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THE FIRST WORD; UK Regional Press Awards Supplement of the Year.

Byline: Ceri Gould

I'M not quite sure how I missed him but Roald Dahl was absent from my reading childhood. I flicked my way through the forms at Mallory Towers and enjoyed midnight feasts at St Claire's. I pretended I lived in the countryside through chapter upon chapter of Cherry Tree Farm not realising that, as we lived next to a farm, you didn't really get more countryside than that, (doh!). Then again, I've always preferred books to real life. However, I never once bit into a giant peach, made friends with a girl called Matilda or discovered just what was so fantastic about a fox. Having children has changed that. It was The Twits that did it. I bought it as an audiobook for the car. It exerted a mesmerising, sobering, silencing effect over the squabbling duo in the back. As for me, I was the one gagging in the front seat, as Dahl described, in stomach-churning detail the hygienedefying habits of the "foul and smelly old man" Mr Twit. My children, raised in the "kind words" philosophy beloved of us over-anxious parents were round-eyed with wonder at how you can say such "rude words". I'll let Dahl explain, way better than I can: "If you looked closer still (hold your noses ladies and gentlemen), if you peered deep into the moustachy bristles sticking over his upper lip, you would probably see much larger objects that had escaped the wipe of his hand, things that had been there for months and months, like a piece of maggoty green cheese or a mouldy old cornflake or even the slimy tail of a tinned sardine." Then he delivers this detail, which, even writing it now, twists my insides: "Because of all this, Mr Twit never went really hungry. By sticking out his tongue and curling it sideways to explore the hairy jungle around his mouth, he was always able to find a tasty morsel here and there to nibble on." Just like Mr Twit, we've continued to find tasty morsels in the Dahl library, so much so that here I've pulled together some of my favourites. Imagine, I ask you, ladies and gentlemen, imagine Mr Dahl as a series of inspirational life quotes; the kind of sage advice you may be tempted to stick like a magnet to your fridge.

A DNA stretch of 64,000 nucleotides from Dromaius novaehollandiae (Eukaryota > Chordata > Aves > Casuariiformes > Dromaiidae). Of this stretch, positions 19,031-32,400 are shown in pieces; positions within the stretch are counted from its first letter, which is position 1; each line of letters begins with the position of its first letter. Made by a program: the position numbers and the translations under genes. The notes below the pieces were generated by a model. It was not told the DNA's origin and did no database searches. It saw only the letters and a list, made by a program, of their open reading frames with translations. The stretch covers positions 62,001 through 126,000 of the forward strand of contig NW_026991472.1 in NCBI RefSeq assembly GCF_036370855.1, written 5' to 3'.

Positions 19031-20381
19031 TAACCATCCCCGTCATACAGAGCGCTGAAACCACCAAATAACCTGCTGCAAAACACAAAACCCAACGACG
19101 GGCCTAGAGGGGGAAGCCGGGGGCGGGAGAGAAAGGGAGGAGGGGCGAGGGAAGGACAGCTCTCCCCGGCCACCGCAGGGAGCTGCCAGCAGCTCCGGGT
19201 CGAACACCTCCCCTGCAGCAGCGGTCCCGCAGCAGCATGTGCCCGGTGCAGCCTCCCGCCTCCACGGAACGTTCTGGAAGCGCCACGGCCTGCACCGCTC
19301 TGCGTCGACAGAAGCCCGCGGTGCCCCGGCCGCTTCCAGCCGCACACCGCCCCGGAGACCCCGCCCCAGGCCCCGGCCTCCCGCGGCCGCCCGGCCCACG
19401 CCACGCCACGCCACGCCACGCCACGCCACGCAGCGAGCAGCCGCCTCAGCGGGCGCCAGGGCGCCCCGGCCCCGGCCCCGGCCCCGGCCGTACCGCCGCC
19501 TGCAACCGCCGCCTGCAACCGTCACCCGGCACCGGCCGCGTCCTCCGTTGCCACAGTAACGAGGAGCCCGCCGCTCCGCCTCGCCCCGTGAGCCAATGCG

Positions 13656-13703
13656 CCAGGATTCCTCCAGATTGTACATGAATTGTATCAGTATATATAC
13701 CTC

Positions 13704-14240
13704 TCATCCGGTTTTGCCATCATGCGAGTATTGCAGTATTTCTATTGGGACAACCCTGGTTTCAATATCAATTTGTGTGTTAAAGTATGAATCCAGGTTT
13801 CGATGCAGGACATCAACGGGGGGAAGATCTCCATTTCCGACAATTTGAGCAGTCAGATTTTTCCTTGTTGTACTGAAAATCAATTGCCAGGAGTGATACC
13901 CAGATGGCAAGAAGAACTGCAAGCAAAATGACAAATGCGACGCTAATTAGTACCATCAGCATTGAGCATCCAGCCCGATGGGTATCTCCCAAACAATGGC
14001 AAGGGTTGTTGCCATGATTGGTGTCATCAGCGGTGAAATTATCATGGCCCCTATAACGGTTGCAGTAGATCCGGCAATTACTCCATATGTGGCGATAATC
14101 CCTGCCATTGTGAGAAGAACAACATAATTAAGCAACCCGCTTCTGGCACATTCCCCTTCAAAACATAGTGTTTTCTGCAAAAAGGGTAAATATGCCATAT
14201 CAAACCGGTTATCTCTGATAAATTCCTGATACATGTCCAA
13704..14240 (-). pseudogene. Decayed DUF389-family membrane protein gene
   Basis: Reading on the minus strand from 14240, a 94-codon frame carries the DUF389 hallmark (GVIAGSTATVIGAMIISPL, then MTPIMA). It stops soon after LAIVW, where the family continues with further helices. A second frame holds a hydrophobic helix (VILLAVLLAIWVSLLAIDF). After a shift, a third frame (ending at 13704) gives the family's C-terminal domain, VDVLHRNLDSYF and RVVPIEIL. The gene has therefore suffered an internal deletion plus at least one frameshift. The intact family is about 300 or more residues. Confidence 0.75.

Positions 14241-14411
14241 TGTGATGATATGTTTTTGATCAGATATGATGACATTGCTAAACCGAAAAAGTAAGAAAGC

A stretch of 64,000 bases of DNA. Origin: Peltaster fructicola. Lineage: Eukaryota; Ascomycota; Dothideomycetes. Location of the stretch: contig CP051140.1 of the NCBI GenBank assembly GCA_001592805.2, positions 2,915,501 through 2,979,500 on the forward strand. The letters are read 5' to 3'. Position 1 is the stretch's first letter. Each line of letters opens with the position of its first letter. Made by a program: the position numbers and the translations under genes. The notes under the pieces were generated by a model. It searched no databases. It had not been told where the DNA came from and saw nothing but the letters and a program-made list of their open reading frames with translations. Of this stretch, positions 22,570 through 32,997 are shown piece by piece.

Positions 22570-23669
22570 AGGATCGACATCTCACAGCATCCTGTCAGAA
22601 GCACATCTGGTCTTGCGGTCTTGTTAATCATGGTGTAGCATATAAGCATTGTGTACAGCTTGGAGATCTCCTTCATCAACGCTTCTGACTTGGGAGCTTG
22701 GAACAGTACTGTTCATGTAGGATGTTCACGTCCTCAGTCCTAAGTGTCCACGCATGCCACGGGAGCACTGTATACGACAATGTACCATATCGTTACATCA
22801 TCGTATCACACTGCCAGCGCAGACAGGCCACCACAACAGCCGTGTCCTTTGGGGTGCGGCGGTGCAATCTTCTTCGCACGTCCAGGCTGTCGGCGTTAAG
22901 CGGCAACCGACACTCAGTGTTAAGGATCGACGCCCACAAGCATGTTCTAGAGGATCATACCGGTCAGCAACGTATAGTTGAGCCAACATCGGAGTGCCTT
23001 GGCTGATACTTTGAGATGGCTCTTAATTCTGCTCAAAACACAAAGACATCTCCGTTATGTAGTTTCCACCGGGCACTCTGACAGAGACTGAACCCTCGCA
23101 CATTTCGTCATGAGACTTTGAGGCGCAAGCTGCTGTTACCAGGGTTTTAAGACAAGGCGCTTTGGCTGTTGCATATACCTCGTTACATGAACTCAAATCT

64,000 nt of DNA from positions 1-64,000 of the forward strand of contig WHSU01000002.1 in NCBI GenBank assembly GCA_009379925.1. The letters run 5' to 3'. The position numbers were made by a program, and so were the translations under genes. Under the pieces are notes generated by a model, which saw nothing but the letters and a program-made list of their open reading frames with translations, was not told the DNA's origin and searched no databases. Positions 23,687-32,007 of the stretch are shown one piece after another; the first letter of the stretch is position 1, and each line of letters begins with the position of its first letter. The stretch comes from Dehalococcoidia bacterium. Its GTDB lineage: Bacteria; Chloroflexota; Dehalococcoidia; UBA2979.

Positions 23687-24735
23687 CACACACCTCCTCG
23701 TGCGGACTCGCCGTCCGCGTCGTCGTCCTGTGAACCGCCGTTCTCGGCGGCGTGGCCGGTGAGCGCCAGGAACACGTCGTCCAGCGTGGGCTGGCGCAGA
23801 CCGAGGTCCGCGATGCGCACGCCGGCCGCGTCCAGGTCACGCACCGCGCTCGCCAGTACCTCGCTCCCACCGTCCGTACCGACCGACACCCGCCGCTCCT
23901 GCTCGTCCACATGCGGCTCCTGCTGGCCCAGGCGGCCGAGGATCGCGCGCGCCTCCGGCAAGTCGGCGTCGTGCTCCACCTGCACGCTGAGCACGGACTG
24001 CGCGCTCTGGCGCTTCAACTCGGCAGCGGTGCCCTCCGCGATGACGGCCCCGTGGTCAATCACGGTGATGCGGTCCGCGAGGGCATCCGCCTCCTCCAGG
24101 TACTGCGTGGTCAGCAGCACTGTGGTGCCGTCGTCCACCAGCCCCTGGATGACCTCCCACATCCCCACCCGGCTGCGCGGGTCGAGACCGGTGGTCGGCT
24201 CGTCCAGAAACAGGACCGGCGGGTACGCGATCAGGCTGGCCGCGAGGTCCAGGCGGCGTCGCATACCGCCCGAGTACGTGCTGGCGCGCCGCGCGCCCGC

? When you're feeling down and worry that nothing will ever go right in your life again, remember this: "Those who don't believe in magic will never find it." ? When you're in need of some straight-talking parenting advice, act on this plea: "So please, oh please, we beg, we pray, go throw your TV set away and in its place you can install, a lovely bookcase on the wall." ? When you need reassurance yourself, or if you need to reassure an insecure child about their looks, recite this beautiful idea: "If a person has ugly thoughts it begins to show on the face. And when that person has ugly thoughts every day, every week, every year, the face gets uglier and uglier until you can hardly bear to look at it. "A person who has good thoughts cannot ever be ugly. You can have a wonky nose and a crooked mouth and a double chin and stick-out teeth, but if you have good thoughts they will shine out of your face like sunbeams and you will always look lovely." ? Having a "fat" or "ugly" day? Then read this and feel like a million dollars: "It doesn't matter who you are or what you look like, so long as somebody loves you." ? When you just need to trust your instincts, recite this: "I understand what you're saying and your comments are valuable but I'm gonna ignore your advice." ? Here's one to keep away from your children at all costs: "I shall never have a bath again," I said. "Just don't have one too often," my grandmother said. "Once a month is quite enough for a sensible child." "It was at times like these that I loved my grandmother more than ever." ? When you're struggling for an insult that really cuts the mustard try this: "You ignorant little slug," the Trunchbull bellowed.